A week ago, many countries worldwide, including Tanzania, marked the International Day for the Elderly, meant to focus on issues related to this important age group in any society.
The celebrations at home were rather low key with poorly attended demonstrations and rallies here and there, an obvious reflection that matters pertaining to elderly people are, unfortunately, given less priority compared to those concerning other marginalized social groups.
First things first. May be it is pertinent to make it clear that the elderly social group, or senior citizens as they are referred to in some parts of the world, is made up of those above 60 years of age.
There are several reasons to rationalize the importance of paying attention to those heading to the twilight phase of their lives on mother Earth.
First they are, in a way, a force to reckon with given that their number is estimated to be about 600 million worldwide. At home they constitute 5 percent of the population and their number is anticipated to treble, come the year 2050. Secondly, it is a fact that most senior citizens will normally have contributed significantly to the development of their community during their prime time. Failure to take care of their wellbeing would amount to shameless betrayal.
Thirdly, some of the senior citizens have talents and experience which can still be tapped for the benefit of the nation through, for example, playing an advisory role.
Indeed they can be an important resource to serve as a development catalyst at local level, apart from playing a traditional role of helping to resolve conflicts in families and in the neighborhood. In the past they used to be much valued for this function.
Probably we now have an idea on why issues about the elderly deserve attention. Another question worth deliberation is what exactly this age group is asking from society. Going by what we have heard so far, the elderly are not demanding too much, nor are they interested in luxurious living. Their basic need is actually health care which is vital at advanced age.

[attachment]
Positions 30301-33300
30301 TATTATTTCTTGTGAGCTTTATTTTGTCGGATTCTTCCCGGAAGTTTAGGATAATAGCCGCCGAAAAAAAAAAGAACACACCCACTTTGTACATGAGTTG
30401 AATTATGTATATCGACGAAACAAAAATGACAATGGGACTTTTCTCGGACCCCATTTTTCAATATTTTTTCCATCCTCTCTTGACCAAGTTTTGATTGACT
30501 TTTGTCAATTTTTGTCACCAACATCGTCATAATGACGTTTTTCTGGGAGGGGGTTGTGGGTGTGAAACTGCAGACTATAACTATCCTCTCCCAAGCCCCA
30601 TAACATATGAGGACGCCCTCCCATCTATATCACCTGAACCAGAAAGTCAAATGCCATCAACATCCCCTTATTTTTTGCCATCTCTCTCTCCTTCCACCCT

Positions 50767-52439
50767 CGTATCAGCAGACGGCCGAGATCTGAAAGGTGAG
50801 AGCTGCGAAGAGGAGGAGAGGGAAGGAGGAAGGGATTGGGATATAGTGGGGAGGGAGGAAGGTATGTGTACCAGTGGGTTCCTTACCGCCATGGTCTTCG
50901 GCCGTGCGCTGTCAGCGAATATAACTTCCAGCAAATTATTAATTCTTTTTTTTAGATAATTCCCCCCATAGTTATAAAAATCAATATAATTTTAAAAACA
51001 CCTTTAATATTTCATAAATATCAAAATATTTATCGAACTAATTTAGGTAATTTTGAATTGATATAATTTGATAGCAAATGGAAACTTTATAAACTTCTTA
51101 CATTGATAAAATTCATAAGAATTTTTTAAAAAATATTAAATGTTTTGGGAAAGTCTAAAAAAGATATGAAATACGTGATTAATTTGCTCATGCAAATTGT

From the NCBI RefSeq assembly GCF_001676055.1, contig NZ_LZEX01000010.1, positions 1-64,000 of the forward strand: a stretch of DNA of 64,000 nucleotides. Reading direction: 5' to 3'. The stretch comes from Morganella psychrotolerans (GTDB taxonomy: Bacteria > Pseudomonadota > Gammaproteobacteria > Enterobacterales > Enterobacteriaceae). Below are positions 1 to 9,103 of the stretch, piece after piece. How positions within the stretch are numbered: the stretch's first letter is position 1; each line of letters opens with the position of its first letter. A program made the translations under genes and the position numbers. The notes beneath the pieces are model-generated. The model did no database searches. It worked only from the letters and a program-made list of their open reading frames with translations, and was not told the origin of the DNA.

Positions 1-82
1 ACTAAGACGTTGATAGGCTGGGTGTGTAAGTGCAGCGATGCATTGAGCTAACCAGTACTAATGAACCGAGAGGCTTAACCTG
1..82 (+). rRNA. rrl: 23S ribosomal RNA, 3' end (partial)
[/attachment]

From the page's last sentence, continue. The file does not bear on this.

It is well documented and observed that the traditional extended family setup which used to guarantee social security to senior citizens is gradually falling apart. Socio-economic changes which have led to increased youth rural-urban migration and a tendency to value nuclear families at the expense of extended ones, are behind this fast evolving scenario which leaves the elderly vulnerable.
Pensionable elders feel the pension they get is inadequate and ask the government to adjust it so that they can make ends meet. The request need no much elaboration, given the rate at which our local currency is depreciating, thus forcing people to purchase less goods and services.
And what one gets as pension depends on the calculation formula used at the time of his or her retirement. On the whole however, some of the retired employees do receive peanuts, or rather a token pension.
Other needs of the elderly include assistance to secure good shelter, participation in society affairs, and being cushioned against the menacing poverty.
The latter is understandable, for if citizens who are physically strong enough to struggle for survival find the going rough and tough under prevailing economic hardships, then the aged are in a more precarious condition. One notes that their demands do not constitute a tall order as they are simply about the basics of life.
The response to these demands by economic planners and politicians with a say in national affairs is the standard reply that there is willingness to assist but the problem lies in inadequate funds.
But when will money ever be enough, especially in a situation where it is being squandered with impunity through sheer extravagance as well as open corruption?
Of course there are other hurdles which work against senior citizens, including the fact that they are not well organized in fighting for their rights. Their rights are also not well stipulated in the current constitution of the land. The elderly must be alert and ready to push their agenda aggressively when the constitutional debate kicks off in the near future.
Henry Muhanika is a Media Consultant firstname.lastname@example.org